Department of Philosophy



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The Department of Philosophy Colloquium Series presents

Rahul Kumar (Queen's)

The Value of Accountability

THURSDAY, October 19th, 2017

WATSON HALL, ROOM 517 @ 4:00 p.m.

Amongst the many commonplaces to which Strawson draws attention in “Freedom and Resentment” is the extent to which we are all accountable to one another. By ‘accountable,’ I have in mind our collective self-understanding as being entitled to demand, or legitimately expect, a certain degree of regard or good will from one another in virtue (in the absence of a richer relationship) of our shared humanity. That the attitudes and intentions of others towards us manifest an appropriate degree of good will is something to which most attach a great deal of importance; failures are experienced as an interpersonal rupture, associated with feelings of warranted resentment or blame.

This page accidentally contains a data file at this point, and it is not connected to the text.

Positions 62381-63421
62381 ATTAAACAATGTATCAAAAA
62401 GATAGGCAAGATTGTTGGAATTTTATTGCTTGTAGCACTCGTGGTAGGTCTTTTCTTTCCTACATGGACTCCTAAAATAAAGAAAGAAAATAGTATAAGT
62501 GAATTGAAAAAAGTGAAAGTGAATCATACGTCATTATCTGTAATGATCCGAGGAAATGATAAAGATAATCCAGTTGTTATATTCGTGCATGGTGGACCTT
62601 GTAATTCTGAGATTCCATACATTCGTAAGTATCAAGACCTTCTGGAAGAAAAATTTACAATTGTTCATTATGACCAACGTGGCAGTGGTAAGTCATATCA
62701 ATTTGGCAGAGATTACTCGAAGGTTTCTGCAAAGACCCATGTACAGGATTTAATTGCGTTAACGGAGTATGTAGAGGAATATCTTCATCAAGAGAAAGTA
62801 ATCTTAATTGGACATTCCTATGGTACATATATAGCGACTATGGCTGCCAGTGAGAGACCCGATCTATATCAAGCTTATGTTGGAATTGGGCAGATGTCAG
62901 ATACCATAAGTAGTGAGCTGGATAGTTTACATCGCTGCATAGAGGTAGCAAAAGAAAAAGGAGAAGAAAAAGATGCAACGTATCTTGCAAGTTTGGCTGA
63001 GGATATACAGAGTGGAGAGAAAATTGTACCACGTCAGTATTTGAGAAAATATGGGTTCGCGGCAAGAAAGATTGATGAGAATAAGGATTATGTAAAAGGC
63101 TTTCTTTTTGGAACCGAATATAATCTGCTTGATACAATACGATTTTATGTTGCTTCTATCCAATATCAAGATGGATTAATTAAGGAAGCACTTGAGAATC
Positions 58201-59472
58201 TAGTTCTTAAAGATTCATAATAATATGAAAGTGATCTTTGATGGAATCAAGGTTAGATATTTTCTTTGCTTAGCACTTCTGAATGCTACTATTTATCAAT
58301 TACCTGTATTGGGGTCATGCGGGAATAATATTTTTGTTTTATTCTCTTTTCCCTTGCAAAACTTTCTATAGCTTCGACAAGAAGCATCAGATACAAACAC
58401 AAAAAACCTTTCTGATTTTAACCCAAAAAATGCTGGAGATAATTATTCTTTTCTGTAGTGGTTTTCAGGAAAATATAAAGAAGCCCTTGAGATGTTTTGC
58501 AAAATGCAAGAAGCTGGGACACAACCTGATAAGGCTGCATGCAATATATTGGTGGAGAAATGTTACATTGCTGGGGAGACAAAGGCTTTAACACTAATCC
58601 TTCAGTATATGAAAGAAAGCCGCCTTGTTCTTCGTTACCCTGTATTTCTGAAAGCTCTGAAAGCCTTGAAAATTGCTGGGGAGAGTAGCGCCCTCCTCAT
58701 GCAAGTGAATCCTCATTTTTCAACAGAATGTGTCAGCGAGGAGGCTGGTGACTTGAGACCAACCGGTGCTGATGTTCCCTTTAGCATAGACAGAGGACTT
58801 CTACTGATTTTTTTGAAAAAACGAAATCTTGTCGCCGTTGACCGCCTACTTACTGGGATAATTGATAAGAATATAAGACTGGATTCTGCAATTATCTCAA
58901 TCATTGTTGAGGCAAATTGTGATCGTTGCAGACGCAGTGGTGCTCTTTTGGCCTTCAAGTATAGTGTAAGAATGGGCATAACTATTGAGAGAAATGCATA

Strawson, I believe, is right to stress the central role in practical and moral thought of the legalistic practice of interpersonal accountability and associated notions of blame, guilt, resentment and forgiveness. But he also holds this practice to be so deeply woven into the fabric of human life that there is no vantage point from which we can sensibly ask after its justification.  Like the modern morality skeptic, I find this second claim to be unsatisfactory: we might not be able to root out the disposition to hold one another accountable, but we can still ask whether, by our own lights, we would be better off if we could. In this paper, I offer a tentative response to the skeptic’s challenge via an argument for the internal relations between interpersonal accountability and many of the goods whose pursuit are constitutive of a worthwhile life.  


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